“The still, sad music of humanity,
Nor harsh nor grating, though of ample power
To chasten and subdue. And I have felt
A presence that disturbs me with the joy
Of elevated thoughts; a sense sublime
Of something far more deeply interfused,
from Lines Composed a Few Miles above Tintern Abbey, 1798 by William Wordsworth
After a visit to John Piper: The Mountains of Wales – Paintings and Drawings from a Private Collection (exhibition at the National Museum of Wales in Cardiff until 13 May) I started thinking about what mountain landscapes have meant to us in art and culture. Piper’s Neo Romantic 1940’s images represent the remnants of the 18th century tradition of the ‘sublime’, dark and gloomy, another realm. This is also the darker Tolkien vision of Mordor inspired by the Llanberis slate quarries of North Wales. These mountains emphasize the insignificance of man, an ‘other’ but of a forbidding kind, somewhere to escape from rather than to, although the notion of being uplifted is there in the original meaning of the sublime.
Mountains as a source of liberation, and of spiritual enlightenment drew the next generation. I remember my mother telling stories of her evacuation from Cardiff to the Rhondda valley during World War 2 and how she roamed the surrounding hills – an escape from urban life and also presumably from parental supervision.
David Hockney, with his move to California, was to follow Gary Snyder and Jack Kerouac in finding mountains a road to enlightenment as well as an escape from convention and restriction. Enlightenment was to be found in Oriental spiritualism and transposed to their home landscapes. Their emphasis was generally on the airiness and openness of the landscape rather than the heavy oppressiveness of the earlier sublime. Snyder translated the Chinese Cold Mountain poems of Han Shan:
“I settled at Cold Mountain long ago,
Already it seems like years and years.
Freely drifting, I prowl the woods and streams
And linger watching things themselves.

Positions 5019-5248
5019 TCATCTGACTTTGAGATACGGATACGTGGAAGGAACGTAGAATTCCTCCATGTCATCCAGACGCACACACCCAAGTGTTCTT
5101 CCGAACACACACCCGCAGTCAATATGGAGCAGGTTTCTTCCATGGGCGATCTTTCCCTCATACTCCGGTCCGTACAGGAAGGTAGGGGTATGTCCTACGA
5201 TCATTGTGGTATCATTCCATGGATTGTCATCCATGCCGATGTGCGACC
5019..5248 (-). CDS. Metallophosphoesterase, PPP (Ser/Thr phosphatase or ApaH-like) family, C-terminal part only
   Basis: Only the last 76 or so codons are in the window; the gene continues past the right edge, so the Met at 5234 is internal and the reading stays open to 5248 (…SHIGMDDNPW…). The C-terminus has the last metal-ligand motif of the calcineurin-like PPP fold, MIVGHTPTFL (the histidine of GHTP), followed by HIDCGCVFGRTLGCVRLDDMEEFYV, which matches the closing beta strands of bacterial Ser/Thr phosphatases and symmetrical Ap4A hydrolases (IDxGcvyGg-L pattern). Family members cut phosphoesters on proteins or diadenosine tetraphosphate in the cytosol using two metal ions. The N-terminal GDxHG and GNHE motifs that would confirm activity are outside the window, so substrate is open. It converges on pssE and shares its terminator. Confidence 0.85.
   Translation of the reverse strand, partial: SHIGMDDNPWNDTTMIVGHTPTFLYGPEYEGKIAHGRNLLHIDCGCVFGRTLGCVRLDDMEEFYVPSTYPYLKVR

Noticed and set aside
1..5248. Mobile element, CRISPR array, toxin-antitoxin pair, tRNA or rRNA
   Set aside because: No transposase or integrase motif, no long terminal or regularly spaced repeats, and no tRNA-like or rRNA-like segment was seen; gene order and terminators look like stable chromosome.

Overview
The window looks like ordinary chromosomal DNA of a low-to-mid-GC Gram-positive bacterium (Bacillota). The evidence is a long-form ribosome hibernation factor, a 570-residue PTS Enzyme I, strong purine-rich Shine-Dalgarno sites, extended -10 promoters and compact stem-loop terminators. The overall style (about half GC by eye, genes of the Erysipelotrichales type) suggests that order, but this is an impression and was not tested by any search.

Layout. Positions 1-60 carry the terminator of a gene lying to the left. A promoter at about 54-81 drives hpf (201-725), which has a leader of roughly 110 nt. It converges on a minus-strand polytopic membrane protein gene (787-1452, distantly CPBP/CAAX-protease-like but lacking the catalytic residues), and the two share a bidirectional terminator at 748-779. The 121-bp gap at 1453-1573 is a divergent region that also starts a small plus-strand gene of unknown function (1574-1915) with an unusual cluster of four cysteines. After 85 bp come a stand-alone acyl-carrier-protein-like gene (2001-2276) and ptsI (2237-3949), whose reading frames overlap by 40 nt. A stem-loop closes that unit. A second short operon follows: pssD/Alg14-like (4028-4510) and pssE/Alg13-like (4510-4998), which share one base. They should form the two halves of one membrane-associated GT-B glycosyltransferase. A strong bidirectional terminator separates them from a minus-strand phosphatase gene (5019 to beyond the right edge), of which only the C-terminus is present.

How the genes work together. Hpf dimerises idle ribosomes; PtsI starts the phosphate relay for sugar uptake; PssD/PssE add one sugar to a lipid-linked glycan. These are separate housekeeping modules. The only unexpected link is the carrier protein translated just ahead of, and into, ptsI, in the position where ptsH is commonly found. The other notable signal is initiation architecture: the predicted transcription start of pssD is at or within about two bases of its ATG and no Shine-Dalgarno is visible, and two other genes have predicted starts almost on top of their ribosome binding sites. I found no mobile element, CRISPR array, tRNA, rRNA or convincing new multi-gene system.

Men don’t get this far into the mountains,
White clouds gather and billow.
Thin grass does for a mattress,
The blue sky makes a good quilt.
Happy with a stone under head
Let heaven and earth go about their changes.”
I was struck by the fact that nearly all the landscapes in Hockney’s Royal Academy exhibition, apart from his Yorkshire ones, were of mountains. From ‘Flight into Italy – Swiss Landscape’ of 1962 and ‘Rocky Mountains and Tired Indians’ of 1965 to the vast horizontal canvases of the Grand Canyon accompanied by photocollages the road journey is writ large.
Although his very recent vast vertical iPad prints of Yosemite are shown in a narrow space where they do bear down on the viewer, these do also have the feel of Chinese scroll paintings with wreaths of mist around pines and rock cliffs.
“Such moments when Mind and Matter hold perfect communion,
And wide vistas open to regions hitherto entirely barred,
Will come with irresistible force,
And go, their departure none can hinder.
Hiding, they vanish like a flash of light;
Manifest, they are like sounds arising in mid air.”
from ‘Of inspiration’ in Lu Chi’s essay on Literature, translated by Shih-hsiang Chen in the Penguin Classic ‘Anthology of Chinese Literature’.
My mountain landscapes then were Wales though and the Lake District. Spiritual interests verged into the Celtic as a result and I did a series on stone circles.
Later I was to explore the American landscapes of the Rocky Mountains and New Mexico as well as the Blue Ridge Mountains, including Chimney Rock Park where the film ‘Last of the Mohicans’ was filmed. By this time Native American spiritualism was more of an influence. Interestingly the book ‘Cold Mountain’ by Charles Frazier and the real mountain it is based on are also in the Blue Ridge Mountains. The locations for the film version however were mainly in Romania.
I only have a few recent ‘mountainscapes’ and these seem to reflect a renewed interest in the more ethereal and non specific.
- David Hockney’s landscapes: the wold is not enough (guardian.co.uk)
- Poets on Peaks, a Dharma thing (thewhimsey.wordpress.com)